Our new year has been with us now for nearly two months. For some of us in these parts, however, the “new year” begins when we climb out of those frigid 60-something temperatures (I mean, how can anyone live in that weather?) and can begin to wear shorts again. With this coming out of hibernation in mind, I’d like to spend the next few columns looking at a few topics that kid doctors are discussing nowadays, and we’ll likely be hearing more about in the remainder of 2019.
One pediatric topic that never has a shortage of written material is vaccines. Not only are there plenty of readings aimed at parents; child providers are given so many updates on immunization issues that I’m fond of calling the professional papers I receive “The Journals of the I’s and B’s.” (The “B” is for breastfeeding, another frequent topic.) But frequently there is a development that gives us a reason to open up another vaccine discussion. Such is the case with the measles and its vaccine.
Let’s examine why measles appears to be the VPDY (Vaccine Preventable Disease of the Year) for 2019. Since 2018, measles appears to be on the rise. One of the hotbeds of the recent epidemic seems to be Washington state, an area of the country with lower immunization rates than Florida. (Ironically, another one is Monroe County, N.Y.) The problem is that when immunization drops below a certain level, there is no herd immunity, meaning the virus can more easily circulate and infect people.
We see a lot written regarding the safety and effectiveness of MMR, the vaccine that prevents measles and two other diseases. Although I second these findings, what I’d like to do is talk a little more about why we get concerned about measles in the first place. Anyone who’s read Tom Sawyer remembers his recovery from measles and his reversion back to his hell-raising self. And even I, who was born in the pre-vaccine era when everyone got measles, managed to recover. On a good day, I am at least as sane as my husband, who is six years younger and did receive the measles vaccine.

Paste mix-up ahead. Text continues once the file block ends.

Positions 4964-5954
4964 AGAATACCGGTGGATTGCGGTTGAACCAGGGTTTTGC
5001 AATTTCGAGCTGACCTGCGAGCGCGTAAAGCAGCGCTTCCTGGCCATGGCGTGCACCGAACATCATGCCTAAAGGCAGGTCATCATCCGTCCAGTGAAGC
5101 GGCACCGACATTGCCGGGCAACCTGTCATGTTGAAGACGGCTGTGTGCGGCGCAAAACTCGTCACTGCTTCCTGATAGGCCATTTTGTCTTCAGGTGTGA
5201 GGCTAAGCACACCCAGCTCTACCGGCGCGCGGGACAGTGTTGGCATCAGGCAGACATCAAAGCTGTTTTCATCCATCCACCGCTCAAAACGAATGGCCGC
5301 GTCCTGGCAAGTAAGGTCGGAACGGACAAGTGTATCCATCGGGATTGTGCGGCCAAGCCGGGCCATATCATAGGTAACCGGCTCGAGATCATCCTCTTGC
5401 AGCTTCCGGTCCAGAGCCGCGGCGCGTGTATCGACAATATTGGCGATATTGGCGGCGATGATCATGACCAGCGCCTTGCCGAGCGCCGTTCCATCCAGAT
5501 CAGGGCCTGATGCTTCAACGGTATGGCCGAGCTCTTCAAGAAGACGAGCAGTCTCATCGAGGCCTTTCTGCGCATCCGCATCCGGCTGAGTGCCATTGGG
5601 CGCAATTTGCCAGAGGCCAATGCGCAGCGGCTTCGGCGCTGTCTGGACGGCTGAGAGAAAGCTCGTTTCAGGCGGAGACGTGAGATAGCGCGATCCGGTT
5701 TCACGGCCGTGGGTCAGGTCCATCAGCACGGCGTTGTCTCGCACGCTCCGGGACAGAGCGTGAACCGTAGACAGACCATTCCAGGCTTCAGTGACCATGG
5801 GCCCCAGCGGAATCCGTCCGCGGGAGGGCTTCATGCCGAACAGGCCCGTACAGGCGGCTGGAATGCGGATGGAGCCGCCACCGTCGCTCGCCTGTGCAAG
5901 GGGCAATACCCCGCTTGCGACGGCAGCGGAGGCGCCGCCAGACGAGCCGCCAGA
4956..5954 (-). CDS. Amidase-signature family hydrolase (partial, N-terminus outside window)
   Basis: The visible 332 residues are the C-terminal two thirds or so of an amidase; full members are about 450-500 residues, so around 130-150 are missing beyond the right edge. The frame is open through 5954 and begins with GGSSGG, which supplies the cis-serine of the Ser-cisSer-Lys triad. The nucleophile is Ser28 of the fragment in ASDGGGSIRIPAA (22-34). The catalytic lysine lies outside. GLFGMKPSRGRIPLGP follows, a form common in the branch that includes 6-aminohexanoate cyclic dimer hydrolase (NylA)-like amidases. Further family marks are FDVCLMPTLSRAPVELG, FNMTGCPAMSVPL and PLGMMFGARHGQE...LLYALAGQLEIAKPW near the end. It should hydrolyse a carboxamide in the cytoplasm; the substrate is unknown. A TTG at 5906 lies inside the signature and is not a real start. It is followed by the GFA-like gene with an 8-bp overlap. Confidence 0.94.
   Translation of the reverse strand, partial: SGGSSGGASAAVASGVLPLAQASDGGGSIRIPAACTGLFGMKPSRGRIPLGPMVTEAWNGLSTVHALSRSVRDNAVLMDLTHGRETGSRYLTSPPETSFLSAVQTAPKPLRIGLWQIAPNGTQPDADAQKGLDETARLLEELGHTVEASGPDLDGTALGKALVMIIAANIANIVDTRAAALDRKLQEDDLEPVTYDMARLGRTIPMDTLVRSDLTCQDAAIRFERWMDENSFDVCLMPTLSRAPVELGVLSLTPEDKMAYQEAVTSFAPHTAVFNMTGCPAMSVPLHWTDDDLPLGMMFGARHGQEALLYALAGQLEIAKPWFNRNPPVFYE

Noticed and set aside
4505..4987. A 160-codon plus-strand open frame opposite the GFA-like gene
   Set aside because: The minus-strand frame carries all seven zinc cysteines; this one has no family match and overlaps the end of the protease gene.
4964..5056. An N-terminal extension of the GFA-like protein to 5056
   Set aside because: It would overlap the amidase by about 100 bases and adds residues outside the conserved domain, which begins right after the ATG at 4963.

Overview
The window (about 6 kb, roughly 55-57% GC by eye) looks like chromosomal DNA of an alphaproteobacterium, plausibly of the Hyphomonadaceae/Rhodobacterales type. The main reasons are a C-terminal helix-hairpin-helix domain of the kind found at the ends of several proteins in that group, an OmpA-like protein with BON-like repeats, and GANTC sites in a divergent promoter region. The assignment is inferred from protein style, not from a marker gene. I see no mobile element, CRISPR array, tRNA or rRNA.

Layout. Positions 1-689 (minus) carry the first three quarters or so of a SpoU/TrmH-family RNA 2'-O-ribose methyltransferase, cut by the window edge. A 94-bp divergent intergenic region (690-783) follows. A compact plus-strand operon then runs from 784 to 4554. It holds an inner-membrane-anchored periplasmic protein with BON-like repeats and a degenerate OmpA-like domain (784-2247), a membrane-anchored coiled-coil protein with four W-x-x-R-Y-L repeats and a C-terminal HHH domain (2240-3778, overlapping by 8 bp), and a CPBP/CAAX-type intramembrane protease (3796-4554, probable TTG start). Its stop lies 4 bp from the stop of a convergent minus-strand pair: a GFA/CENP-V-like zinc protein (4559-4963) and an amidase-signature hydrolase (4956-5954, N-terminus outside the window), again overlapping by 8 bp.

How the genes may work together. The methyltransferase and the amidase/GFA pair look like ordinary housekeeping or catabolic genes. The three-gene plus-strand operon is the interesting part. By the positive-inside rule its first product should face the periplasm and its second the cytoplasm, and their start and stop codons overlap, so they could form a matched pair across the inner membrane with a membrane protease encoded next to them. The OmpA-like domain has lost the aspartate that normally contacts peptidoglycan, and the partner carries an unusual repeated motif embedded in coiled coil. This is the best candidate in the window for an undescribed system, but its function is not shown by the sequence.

The issue is that about 1 in 1,000 people who contract measles are not so lucky and go on to develop complications that can lead to brain damage or even death. And a subset of this group develops subacute sclerosing panencephalitis (SSPE), a nerve-damaging complication that happens seven to 11 years after infection. SSPE is much rarer, but it seems more real if you know someone whose child contracted it, as happened with the child of a pediatrician I knew early in my training. Thus, it’s not necessarily a “phew, the measles is over, now we’re done” phenomenon after a few days of illness; people who develop SSPE seem healthy for years before evidence of brain damage surfaces.
We’ve been fortunate that reports of severe complications and deaths from these measles epidemics have been few and far between. But if you’ve been putting off the MMR vaccine, thisis the year to have that talk with your provider about getting it, as many in Washington state now are doing.